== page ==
Imaginary City - Indigo and pastels
Udaipur, Rajasthan, circa 1970-1990
From the studio of Vejendra and Krishnadasa
Cloth painted with mineral and vegetable pigments
This painting on cloth is in the tradition of pictorial textiles- pichhvais which were made as backdrops for use in the shrines of temples dedicated to Krishna. They were changed daily, seasonally according to rituals and festivals. Some pichhvais representing a particular haveli or temple were also made and taken back by pilgrims as a souvenir of their visit. Some pichhvais were also made for devotees who could not make the trip. It is also very much reminiscent of Indian fresco painting. On both of these types of paintings various buildings are represented in much the same style as here.
This painting however, does not depict any particular palace or building but is greatly inspired by the stone architecture in Udaipur where the studios functioned from 1950’s to the early 2000. The studios specialized in restoration of paintings and also produced paintings for rich collectors and institutions.
The white stone palaces and buildings with strong lines, balconies and terraces contrasting with the delicate circular domes and lobed arches are represented in a typical Indian perspective showing all sides of the building, reminiscent of the old historic city of Udaipur.
The trees here are typical of the luscious landscape and the multiple gardens with tones ranging from dark green to silver grey. The three blocks of colour seem to create large avenues for the eye to travel.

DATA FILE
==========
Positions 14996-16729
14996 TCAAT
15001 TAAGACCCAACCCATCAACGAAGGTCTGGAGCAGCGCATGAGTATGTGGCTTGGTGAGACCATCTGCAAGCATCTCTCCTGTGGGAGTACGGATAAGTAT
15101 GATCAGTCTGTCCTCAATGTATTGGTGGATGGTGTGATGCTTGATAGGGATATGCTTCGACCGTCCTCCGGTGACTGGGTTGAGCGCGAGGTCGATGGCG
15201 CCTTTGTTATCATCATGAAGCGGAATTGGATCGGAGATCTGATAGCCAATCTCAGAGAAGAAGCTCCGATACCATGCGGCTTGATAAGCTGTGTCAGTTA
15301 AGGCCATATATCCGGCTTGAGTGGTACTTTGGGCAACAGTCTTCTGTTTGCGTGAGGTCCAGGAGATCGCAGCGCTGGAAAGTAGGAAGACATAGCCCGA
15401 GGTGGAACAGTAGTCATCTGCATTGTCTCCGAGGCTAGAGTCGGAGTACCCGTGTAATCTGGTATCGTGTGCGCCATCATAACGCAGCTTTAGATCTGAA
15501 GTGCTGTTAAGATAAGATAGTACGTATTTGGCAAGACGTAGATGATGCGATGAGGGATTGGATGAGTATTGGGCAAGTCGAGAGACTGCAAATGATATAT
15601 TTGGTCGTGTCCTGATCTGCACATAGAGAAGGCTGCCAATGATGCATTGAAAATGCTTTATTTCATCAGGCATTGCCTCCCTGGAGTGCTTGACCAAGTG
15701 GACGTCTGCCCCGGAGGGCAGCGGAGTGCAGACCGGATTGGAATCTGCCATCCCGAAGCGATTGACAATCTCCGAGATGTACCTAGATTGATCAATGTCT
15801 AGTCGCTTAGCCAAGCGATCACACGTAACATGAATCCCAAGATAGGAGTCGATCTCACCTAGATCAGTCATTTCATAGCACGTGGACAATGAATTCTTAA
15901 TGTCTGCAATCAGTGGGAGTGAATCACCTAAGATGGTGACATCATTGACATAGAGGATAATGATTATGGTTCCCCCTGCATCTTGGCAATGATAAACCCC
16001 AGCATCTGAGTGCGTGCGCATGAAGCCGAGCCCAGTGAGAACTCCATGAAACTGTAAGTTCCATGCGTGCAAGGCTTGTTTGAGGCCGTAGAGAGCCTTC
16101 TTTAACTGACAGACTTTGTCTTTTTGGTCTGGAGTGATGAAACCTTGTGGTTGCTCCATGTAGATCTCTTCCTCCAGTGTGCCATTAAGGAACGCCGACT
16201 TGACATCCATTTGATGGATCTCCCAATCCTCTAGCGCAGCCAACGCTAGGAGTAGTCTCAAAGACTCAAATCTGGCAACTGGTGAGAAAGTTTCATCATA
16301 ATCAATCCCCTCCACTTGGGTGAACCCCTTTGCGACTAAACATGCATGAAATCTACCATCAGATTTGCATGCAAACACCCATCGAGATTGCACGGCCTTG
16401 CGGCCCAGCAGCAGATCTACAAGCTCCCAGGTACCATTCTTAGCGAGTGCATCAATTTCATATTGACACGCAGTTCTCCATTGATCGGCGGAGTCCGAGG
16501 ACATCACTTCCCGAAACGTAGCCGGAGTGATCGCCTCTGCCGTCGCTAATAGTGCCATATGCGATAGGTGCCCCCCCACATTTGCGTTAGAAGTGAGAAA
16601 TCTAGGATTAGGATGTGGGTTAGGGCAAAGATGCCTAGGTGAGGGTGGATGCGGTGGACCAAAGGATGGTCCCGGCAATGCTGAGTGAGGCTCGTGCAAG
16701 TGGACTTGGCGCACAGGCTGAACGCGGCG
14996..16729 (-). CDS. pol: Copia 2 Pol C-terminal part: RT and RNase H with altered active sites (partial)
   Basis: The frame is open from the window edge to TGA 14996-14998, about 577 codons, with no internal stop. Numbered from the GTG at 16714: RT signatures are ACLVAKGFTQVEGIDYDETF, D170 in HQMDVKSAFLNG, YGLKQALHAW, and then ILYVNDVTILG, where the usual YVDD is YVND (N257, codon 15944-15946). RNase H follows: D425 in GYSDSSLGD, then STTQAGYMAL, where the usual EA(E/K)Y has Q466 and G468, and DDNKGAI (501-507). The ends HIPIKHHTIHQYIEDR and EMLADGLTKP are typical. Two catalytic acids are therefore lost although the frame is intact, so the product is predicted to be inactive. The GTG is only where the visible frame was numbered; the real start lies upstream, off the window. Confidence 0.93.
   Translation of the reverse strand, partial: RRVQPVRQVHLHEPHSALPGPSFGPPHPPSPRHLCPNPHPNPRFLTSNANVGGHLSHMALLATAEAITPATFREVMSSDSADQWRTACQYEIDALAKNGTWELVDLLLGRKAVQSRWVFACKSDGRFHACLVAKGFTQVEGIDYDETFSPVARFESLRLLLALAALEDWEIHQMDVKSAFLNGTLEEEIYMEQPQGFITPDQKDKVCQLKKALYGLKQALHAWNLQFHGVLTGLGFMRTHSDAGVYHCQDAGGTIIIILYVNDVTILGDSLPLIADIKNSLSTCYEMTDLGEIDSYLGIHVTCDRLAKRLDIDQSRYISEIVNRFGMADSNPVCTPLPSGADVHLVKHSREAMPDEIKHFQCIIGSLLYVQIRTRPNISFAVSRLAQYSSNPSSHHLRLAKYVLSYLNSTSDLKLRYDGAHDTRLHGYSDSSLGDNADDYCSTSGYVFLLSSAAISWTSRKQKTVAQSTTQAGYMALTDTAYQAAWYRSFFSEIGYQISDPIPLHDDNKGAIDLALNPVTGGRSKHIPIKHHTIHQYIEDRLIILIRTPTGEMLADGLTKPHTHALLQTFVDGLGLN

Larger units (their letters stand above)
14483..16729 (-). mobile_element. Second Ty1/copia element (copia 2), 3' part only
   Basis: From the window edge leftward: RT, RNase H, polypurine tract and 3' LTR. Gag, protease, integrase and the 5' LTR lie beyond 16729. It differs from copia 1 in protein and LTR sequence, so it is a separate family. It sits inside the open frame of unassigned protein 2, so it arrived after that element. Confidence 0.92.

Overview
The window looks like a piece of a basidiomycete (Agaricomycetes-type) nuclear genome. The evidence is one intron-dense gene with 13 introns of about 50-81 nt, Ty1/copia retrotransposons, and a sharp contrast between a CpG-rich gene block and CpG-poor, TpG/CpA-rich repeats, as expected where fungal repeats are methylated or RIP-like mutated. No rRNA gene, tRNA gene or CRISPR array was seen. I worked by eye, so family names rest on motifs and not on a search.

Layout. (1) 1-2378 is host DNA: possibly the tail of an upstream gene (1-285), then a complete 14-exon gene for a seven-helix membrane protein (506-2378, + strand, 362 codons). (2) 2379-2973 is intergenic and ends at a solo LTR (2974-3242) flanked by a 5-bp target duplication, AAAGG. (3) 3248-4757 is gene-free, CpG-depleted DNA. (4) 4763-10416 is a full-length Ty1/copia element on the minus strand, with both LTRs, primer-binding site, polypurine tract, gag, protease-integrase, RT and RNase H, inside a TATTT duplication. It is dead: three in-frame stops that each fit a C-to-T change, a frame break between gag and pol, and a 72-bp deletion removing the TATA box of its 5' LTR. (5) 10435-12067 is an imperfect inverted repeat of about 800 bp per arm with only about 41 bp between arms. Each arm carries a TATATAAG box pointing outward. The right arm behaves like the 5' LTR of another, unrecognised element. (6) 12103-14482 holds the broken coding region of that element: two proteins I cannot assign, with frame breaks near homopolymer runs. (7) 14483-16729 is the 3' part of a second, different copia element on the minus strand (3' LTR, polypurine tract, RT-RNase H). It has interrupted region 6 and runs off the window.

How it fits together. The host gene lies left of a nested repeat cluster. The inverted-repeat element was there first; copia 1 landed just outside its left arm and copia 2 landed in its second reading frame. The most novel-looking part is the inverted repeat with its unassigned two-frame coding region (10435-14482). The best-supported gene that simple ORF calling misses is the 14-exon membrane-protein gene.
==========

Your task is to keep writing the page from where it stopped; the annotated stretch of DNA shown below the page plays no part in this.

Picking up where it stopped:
The fabric part to be painted was firstly treated with flour combined with water and smoothed with a gemstone. The mineral and vegetable pigments were ground in stone mortars and mixed with natural glues collected in cups made of shells. The colour blue was taken from the indigofera plant, vermillion red form mercuric sulphate, black from carbon, ultramarine, yellow and some other colours from limestone rocks. It took 14 days for two painters to produce one painting.
It’s an imaginary city and truly magical in my view because the colours strikingly contrast with the white architecture and engages the eye and the mind.
Shown for the first time in the UK in 2012 at Joost van den Bergh gallery. This type of painting was also exhibited in Italy in 2001.
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